Yep we’re gonna say it. The dreaded A-word. Was that a sign or a scream we just heard?
Yes Amazon. We know everyone talks about it but there’s a reason. We keep talking about it because Amazon keeps Amazon-ing. And it will keep on trucking its way through the retail industry and every other industry of its choosing.
Remember how once it was just about selling books online? It’s hard to even imagine, yet if you read certain books or watch certain films its old status is preserved forever. How times have changed!
Today the retail industry both curses and ooh’s over its name. Many blame it for a lot of current challenges, for taking sales away from stores, for creating impossible delivery demands, for muscling in everywhere possible. At the same time, its endless quest for innovation and disruption brings interesting new models and perspectives to light which keep the industry talking.
For some brands and retailers, it’s more than talk though. Some are actively helping Amazon in its market share grab – maybe without even really realising it.
Why do some retailers think working with Amazon is a good idea?
It’s obvious right? The reason someone would choose to sell their brand through Amazon is because of its reach. It’s because its name has mass penetration. It’s because of the 100 million strong Amazon Prime subscriber base. It’s because Amazon has reportedly overtaken Google as the place that US shoppers go first to search for products.
The downside of selling through Amazon is that you get customers used to going there to buy your products. This means they could easily be lured into buying similar products from other companies more cheaply.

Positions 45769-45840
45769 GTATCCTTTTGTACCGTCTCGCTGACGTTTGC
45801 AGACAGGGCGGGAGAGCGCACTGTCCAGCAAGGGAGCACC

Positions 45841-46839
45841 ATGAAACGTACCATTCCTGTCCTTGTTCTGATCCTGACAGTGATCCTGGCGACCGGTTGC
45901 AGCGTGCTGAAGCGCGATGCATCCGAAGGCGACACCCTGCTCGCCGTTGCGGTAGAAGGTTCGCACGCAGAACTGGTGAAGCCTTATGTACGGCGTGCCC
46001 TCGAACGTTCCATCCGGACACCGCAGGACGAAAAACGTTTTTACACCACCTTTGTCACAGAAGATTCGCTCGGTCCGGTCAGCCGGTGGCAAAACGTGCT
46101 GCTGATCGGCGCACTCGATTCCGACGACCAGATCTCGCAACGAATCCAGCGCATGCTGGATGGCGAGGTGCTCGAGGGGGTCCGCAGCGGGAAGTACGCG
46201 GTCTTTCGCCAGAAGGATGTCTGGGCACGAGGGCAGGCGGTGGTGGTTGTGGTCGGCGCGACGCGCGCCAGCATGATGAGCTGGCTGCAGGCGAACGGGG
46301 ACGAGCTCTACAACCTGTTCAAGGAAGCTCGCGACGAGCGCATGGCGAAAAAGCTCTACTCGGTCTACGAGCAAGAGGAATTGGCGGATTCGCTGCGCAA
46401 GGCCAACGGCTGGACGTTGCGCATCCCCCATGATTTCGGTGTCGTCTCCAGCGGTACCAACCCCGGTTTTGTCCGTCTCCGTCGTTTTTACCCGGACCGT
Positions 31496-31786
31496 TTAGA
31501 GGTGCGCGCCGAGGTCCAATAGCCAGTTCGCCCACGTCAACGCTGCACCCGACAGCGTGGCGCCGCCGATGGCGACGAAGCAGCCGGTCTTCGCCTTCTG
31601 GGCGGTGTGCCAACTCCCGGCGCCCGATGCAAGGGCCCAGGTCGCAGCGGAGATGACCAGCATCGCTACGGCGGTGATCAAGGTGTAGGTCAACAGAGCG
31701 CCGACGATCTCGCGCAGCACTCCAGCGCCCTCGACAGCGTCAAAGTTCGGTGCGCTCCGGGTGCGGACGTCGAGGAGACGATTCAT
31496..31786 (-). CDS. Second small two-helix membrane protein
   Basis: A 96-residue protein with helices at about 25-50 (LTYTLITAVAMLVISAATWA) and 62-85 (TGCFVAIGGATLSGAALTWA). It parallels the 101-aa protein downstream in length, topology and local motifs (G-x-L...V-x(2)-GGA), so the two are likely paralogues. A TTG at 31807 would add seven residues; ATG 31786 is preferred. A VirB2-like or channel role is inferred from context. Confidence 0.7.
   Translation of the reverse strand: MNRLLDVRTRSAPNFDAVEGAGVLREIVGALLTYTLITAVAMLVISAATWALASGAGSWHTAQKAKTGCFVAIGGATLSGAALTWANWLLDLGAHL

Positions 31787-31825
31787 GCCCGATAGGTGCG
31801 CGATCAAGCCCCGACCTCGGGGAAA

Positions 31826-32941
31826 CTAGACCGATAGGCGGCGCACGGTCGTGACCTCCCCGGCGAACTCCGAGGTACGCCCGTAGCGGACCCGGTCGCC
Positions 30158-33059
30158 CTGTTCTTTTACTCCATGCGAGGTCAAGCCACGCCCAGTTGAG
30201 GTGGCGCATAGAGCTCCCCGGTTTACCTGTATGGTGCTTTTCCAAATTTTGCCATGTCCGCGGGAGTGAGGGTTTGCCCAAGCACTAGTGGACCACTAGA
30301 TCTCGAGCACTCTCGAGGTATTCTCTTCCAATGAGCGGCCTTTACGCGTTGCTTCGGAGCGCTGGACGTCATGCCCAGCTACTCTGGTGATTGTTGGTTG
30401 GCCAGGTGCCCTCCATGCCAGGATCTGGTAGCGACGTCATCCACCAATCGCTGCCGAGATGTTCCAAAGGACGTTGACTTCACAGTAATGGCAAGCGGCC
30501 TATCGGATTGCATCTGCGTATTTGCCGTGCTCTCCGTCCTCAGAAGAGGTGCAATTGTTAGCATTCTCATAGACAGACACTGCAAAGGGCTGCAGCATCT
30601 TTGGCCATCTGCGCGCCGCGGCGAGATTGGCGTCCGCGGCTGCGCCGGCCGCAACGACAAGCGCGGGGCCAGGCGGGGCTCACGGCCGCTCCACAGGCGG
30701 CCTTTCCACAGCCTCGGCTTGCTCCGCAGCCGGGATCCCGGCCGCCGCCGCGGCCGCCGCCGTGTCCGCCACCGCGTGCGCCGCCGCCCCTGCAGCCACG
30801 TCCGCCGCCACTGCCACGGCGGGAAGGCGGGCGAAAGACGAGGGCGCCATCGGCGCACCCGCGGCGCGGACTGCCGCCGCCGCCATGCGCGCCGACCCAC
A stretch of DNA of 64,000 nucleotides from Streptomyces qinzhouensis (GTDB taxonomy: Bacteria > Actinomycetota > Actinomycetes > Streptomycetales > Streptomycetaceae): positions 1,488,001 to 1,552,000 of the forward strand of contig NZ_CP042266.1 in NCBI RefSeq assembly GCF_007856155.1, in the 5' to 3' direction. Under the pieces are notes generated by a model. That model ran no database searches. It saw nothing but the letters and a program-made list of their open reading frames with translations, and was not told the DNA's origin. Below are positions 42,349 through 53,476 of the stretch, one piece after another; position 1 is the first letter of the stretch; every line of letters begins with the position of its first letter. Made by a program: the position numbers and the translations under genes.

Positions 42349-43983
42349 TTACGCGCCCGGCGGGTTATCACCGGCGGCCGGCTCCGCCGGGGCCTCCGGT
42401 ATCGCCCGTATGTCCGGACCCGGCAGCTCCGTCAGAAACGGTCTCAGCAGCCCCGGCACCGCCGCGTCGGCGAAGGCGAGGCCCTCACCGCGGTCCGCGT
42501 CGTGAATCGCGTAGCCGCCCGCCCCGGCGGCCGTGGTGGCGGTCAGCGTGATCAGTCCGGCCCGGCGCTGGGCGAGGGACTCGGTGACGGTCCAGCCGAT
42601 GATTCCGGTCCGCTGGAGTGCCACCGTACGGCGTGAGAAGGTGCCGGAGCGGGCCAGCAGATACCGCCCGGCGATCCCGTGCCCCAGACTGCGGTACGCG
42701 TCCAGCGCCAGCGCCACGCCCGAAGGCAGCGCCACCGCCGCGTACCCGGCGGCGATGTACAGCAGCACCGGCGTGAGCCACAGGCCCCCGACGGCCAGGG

This is of particular concern in areas of retail where Amazon is establishing itself as a direct competitor with its own labels – fashion for example. It’s hard to convince customers of the difference between your brand and Amazon’s own similar item. If they see you selling through Amazon, they may feel more confident about taking the punt on other lesser-known brands because it’s been validated as a legit place to shop.
It also raises questions about who owns the customer relationship in the eyes of the customer. Do they see themselves as a customer of your brand or of Amazon? And then there’s the issue of missing out on all that wonderful customer data. Instead you’re giving it to a company that may also be your competitor. A company that might then use it to woo your customers away.
Online sales are a small part of it though. Retailers with traditional brick-and-mortar networks are helping Amazon in ways that some may find hard to understand. Best Buy sells Amazon Fire sticks and TVs and the Amazon Echo in showcase spaces in its stores. Kohl’s has also set up whole areas in some of its stores for selling Echo and other Amazon products. Both retailers feel they benefit from these partnerships. They may even feel that their relative positions are unthreatened by Amazon and this just strengthens them.
But it’s an interesting move given that according to research by the CIRP, people who own an Amazon Echo device spend $400 more annually on Amazon than Prime members. That’s an average spend of $1700 a year. These devices are a ticket to increased sales for Amazon, which means less sales taking place at other retailers – like Kohl’s or Best Buy. If they are at all worried about Amazon stealing their business, they shouldn’t help making buying on Amazon easier. They shouldn’t showcase Amazon devices so that people familiarise themselves with them and then put them in their homes. And then buy from Amazon through them.